• Join over 1.2 million students every month
  • Accelerate your learning by 29%
  • Unlimited access from just £6.99 per month

Rate of reaction of Trypsin.

Extracts from this document...

Introduction

Rate of Reaction of Trypsin - An Investigation - Planning Aim: To investigate how the concentration of trypsin affects the rate of reaction. Background Knowledge: Enzymes exist in all living things. They are composed of polymers of amino acids and are produced in living cells. Each cell contains several hundred enzymes, which catalyse a vast number of chemical reactions. Enzymes are known as biological catalysts as they dramatically increase the rate at which reactions occur within living organisms, without being 'used up' or effecting the reaction in any other way. Trypsin is an enzyme which digests proteins, and in this investigation I will use it at different concentrations to see how it affects the rate of reaction. Reaction: This is the reaction that we will be investigating: Changing milk protein (- white, large, and insoluble molecules) Amino acids (- colourless, small, and soluble molecules) Hypothesis: Reaction rates are explained perfectly by the Collision Theory. It says that the rate of a reaction depends on how often and how hard the reacting particles collide with each other. The basic idea is that particles have to collide in order to react, and they have to collide hard enough as well. ...read more.

Middle

Precautions: As a precaution, I have limited my contact with the test tubes, as my body heat will raise the temperature, increasing the rate of reaction. I will also monitor the temperature using a thermometer so that I can ensure that it stays constant and does not disrupt the results of the experiment. I have also, when filling a measuring cylinder with trypsin, placed it first on a flat surface so that its measurement can be taken accurately. Also, I have read the measurement from underneath the meniscus and not the top. To ensure that quantities of the various chemicals are measured accurately, I have used the smallest pipettes or measuring cylinders for each quantity. For example, to measure 5ml of trypsin, I used a 5ml pipette. In this way, more accurate measurements can be made since more detailed gradations are available on the apparatus. Safety precautions that have been taken are the wearing of goggles throughout the experiment to avoid chemicals getting into the eye. Fair Test: To keep this investigation a fair test I will make sure that I will always measure out exactly 5ml of each substance before I mix them. ...read more.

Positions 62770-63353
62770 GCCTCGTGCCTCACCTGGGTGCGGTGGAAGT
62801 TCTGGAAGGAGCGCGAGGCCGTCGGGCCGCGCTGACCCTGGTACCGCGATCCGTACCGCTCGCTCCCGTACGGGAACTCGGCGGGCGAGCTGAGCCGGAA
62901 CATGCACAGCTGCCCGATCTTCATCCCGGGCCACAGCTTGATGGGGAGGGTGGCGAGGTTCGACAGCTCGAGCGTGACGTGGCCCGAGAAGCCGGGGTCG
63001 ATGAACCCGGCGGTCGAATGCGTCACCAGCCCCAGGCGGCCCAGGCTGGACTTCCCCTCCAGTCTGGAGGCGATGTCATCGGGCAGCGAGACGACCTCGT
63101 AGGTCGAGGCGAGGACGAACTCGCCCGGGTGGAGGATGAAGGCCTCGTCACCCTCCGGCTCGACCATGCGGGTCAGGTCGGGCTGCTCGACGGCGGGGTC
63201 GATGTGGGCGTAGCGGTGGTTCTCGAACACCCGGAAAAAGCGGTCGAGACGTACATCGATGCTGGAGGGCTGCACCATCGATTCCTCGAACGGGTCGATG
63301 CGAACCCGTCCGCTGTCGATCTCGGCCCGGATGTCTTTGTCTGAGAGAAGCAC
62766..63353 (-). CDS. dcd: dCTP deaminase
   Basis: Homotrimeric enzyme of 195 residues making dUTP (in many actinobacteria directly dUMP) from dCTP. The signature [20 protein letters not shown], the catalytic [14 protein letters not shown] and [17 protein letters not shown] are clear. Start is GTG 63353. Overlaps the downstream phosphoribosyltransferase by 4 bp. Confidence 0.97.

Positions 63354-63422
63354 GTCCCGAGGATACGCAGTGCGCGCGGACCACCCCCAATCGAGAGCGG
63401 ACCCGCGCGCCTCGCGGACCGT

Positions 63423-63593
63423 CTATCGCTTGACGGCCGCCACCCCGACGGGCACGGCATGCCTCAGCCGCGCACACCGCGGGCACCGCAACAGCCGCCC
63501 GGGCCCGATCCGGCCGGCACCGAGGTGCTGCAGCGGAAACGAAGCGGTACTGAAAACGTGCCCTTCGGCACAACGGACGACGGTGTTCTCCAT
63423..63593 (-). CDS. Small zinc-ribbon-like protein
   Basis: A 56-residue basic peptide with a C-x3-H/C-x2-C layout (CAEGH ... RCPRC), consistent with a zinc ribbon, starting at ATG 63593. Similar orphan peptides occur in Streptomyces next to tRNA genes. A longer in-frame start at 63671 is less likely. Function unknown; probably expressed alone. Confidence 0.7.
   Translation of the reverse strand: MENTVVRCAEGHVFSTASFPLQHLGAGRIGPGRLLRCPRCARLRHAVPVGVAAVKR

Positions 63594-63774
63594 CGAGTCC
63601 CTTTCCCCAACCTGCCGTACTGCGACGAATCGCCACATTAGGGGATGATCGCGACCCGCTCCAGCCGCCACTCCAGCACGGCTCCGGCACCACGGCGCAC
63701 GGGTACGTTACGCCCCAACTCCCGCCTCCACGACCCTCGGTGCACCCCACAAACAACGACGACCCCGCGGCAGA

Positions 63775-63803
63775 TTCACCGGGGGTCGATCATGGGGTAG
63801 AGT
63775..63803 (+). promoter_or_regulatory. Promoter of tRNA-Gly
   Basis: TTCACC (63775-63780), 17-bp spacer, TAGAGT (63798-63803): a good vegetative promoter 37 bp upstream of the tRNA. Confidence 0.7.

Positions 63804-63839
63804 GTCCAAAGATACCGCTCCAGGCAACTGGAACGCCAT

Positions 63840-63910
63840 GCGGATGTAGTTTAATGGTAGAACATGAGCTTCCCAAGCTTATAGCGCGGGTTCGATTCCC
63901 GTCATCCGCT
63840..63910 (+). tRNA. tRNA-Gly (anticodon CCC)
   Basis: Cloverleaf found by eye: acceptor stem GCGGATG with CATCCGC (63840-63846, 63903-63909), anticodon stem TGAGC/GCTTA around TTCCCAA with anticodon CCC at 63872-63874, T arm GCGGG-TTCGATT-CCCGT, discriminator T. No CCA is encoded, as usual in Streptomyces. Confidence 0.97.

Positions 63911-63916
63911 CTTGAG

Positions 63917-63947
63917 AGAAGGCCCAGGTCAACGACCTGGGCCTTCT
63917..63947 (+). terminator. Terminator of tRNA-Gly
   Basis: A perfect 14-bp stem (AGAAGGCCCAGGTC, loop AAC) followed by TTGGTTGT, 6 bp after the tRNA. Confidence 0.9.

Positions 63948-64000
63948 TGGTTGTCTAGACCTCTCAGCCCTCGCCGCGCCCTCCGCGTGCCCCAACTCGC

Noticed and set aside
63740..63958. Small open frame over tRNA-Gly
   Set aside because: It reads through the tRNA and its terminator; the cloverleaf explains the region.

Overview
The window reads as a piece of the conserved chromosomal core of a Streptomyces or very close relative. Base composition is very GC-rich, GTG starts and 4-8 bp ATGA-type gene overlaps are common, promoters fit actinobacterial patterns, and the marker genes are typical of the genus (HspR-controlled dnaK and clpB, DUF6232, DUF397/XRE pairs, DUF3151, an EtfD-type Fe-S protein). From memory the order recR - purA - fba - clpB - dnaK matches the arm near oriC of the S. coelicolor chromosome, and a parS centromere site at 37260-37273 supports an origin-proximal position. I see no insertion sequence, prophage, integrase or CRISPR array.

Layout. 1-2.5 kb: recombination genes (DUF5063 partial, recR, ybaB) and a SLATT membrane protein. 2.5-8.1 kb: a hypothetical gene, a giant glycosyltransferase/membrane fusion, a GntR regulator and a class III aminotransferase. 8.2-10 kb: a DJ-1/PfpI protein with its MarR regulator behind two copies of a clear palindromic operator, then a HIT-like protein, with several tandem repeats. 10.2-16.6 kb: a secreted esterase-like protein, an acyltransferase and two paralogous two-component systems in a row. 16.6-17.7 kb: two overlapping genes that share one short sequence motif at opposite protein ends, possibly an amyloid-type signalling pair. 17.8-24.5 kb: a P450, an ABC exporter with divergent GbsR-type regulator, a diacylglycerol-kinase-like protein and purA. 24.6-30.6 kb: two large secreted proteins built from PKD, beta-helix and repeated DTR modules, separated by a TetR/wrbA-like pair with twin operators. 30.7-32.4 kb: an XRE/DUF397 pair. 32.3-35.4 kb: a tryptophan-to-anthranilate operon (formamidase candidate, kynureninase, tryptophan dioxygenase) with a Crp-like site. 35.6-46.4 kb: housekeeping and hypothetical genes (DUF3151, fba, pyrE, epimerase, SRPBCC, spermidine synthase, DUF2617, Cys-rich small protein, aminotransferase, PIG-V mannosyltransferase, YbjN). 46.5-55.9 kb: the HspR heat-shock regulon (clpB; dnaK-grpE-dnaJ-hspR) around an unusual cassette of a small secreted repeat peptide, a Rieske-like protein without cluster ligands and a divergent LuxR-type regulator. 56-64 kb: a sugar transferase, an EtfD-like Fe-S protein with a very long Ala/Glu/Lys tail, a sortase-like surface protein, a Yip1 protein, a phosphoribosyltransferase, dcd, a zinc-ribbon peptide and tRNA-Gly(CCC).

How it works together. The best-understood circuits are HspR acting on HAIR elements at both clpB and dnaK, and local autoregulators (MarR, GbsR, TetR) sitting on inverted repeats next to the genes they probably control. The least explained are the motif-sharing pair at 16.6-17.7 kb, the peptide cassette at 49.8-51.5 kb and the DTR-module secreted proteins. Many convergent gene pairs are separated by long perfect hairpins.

Conclusion

For example, firstly, I could test the effect of concentration on the rate of reaction on other enzymes too, whose results could be used to back or test the conclusion found in this investigation. One example of this kind of experiment would be the reaction between hydrogen peroxide and liquidated celery. It could also have been hydrogen peroxide on a liver, but this reaction much too quickly to be able to record the results with any accuracy. This is because the liver has too many catalase enzymes, so the reactions are made a lot quicker making the investigation unfair. The experiment will be conducted as follows: Apparatus: * water basin * conical flask * bung, * delivery tube * measuring cylinder * syringe * spatula * stopwatch * electric scales (for increased accuracy) I will be timing the amount of oxygen that passes through the delivery time in a certain amount of time, after mixing the celery and Hydrogen Peroxide. I will take measurements from the side of the measuring cylinder every 30 seconds and note them down. From my results I would have found that the higher the concentration of hydrogen peroxide, the quicker the reaction rates producing oxygen. Suraj P. Nakum 10I GCSE Science Coursework Page 1/6 ...read more.